Heavy.com report that the car crash that killed actor Paul Walker was at about 40-45 miles per hour (64-72 km/h). They cite an NBCNews tweet:

Update: Paul Walker was not drag racing at time of crash, sources say; car was going 40 – 45 m.p.h. around bend with 15 m.p.h. speed limit

However, images of the car being reported in the press looks like it was flying along before it met the tree.

Car after accident

Image Source: The Hindi

Did the crash happen at such low speeds?

  • the only acceptable answer we'll get is from the police report that won't come out for a week at least Dec 7, 2013 at 2:04
  • According to our Privileges section, you should only use comments to request clarification from the author or leave constructive criticism that guides the author in improving this post. Please review the When shouldn't I comment? section and act appropriately in the future.
    – Sklivvz
    Dec 14, 2013 at 12:59
  • 1
    Note: the car looking mangled shouldn't be taken as a sign of the speed prior to crash. Modern cars (especially race cars) are designed to crumble into a thousand pieces during a crash. Doing so absorbs kinetic energy that would otherwise transfer directly to the human bodies inside. Jan 30, 2019 at 22:37

1 Answer 1


The coroner's report stated that the impact occurred at over 100 miles per hour. (LA Times)

"Fast and Furious" actor Paul Walker and his friend were traveling at more than 100 mph when the Porsche they were in crashed, killing them both, according to a coroner's report released Friday that offers the first detailed account of the Santa Clarita wreck since it occurred Nov. 30.

The L.A. County Sheriff's Investigation concluded the car was travelling up to 93 mph (LA Times):

The high-performance Porsche that "Fast & Furious" actor Paul Walker was riding in was traveling up to 93 mph when it crashed and burst into flames, killing him and the driver, an L.A. County Sheriff's investigation found.

This was based on "surveillance videos and electronic data retrieved from the car’s computers".

These reports came out much later than the report you base this question on, but there were earlier signs that the initial reporting should have not been taken as a reliable source.

There are a few heuristics that are useful when judging the accuracy of hot news items.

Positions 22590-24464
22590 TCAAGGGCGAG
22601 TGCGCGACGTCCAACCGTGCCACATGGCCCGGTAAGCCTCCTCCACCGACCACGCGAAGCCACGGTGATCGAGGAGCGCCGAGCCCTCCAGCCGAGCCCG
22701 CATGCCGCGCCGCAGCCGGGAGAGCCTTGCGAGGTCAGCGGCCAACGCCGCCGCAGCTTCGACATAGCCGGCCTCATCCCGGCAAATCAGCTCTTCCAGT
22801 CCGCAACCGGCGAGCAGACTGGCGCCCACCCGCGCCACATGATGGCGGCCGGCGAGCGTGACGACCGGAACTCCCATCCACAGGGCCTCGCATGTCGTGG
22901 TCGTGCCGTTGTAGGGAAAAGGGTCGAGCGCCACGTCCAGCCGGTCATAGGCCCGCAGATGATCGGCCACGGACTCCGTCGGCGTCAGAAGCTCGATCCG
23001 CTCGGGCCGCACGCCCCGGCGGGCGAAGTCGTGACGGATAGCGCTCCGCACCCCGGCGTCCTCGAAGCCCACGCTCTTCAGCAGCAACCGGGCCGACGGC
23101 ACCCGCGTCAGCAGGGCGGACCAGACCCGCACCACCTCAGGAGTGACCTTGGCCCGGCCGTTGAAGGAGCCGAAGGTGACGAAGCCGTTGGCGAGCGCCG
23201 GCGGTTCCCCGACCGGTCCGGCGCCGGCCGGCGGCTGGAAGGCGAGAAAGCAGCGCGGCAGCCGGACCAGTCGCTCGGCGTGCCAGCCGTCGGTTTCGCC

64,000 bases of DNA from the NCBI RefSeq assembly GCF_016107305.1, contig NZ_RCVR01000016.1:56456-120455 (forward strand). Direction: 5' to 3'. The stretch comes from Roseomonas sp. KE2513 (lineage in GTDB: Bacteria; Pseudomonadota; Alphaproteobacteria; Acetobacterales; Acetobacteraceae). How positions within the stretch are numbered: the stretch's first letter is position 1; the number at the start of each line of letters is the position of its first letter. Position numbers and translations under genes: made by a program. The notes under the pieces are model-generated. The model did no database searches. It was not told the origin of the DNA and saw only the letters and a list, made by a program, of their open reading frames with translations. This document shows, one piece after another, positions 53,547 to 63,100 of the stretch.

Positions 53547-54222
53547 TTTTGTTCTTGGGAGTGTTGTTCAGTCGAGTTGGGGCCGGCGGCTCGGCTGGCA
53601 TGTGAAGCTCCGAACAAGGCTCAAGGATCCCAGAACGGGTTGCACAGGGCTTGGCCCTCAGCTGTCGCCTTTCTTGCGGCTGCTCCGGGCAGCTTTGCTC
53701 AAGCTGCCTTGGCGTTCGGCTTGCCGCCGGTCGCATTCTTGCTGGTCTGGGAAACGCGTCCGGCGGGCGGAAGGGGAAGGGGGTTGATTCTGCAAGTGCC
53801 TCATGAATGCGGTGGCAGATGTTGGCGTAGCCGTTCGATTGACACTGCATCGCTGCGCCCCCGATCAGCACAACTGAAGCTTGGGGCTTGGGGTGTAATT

Specifically, see items 1, 2, and 3 from On the Media's "Breaking News Consumer Handbook":

  1. In the immediate aftermath, news outlets will get it wrong.

  2. Don't trust anonymous sources.

  3. Don't trust stories that cite another news outlet as the source of the information.

The source you linked to says, "NBC is quoting unnamed police sources", which implicates the second and third of those heuristics. The first suggests that we look for more recent reporting.

This story from People, which is a more recent source, says:

Los Angeles County Sheriff's detective Jeff Maag tells PEOPLE the driver "was doing well over 45 — [it's] fair to say at least twice that."

And also that even this estimate is uncertain:

Maag says it will take days or even weeks to complete the investigation and conclude exactly how fast the car was going [...]

  • Another heuristic is that your ABC article is two days later (and therefore, I would hope, two days wiser) than the NBC reference in the OP.
    – ChrisW
    Dec 6, 2013 at 21:03
  • @ChrisW Definitely :) I think that's item 1 in their list.
    – user5582
    Dec 6, 2013 at 21:04
  • 2
    Regardless of the accuracy of the reporting, this does not answer the question.
    – Flimzy
    Dec 6, 2013 at 22:30
  • 1
    @Articuno: Police tend to make statements right after the events, which is pretty similar to your heuristic #1. I don't know if that specific quote was the night of the accident or more recently, but a single quote from a single detective doesn't seem like enough. If it was in the opinion of NBC News, they wouldn't have tweeted a contradicting "update." In short: Your one source may be accurate, but your answer doesn't prove it to the satisfaction of this skeptic.
    – Flimzy
    Dec 6, 2013 at 22:34
  • 1
    @Articuno - which makes it a speculation not an answer.
    – Chad
    Dec 8, 2013 at 2:15

You must log in to answer this question.

Not the answer you're looking for? Browse other questions tagged .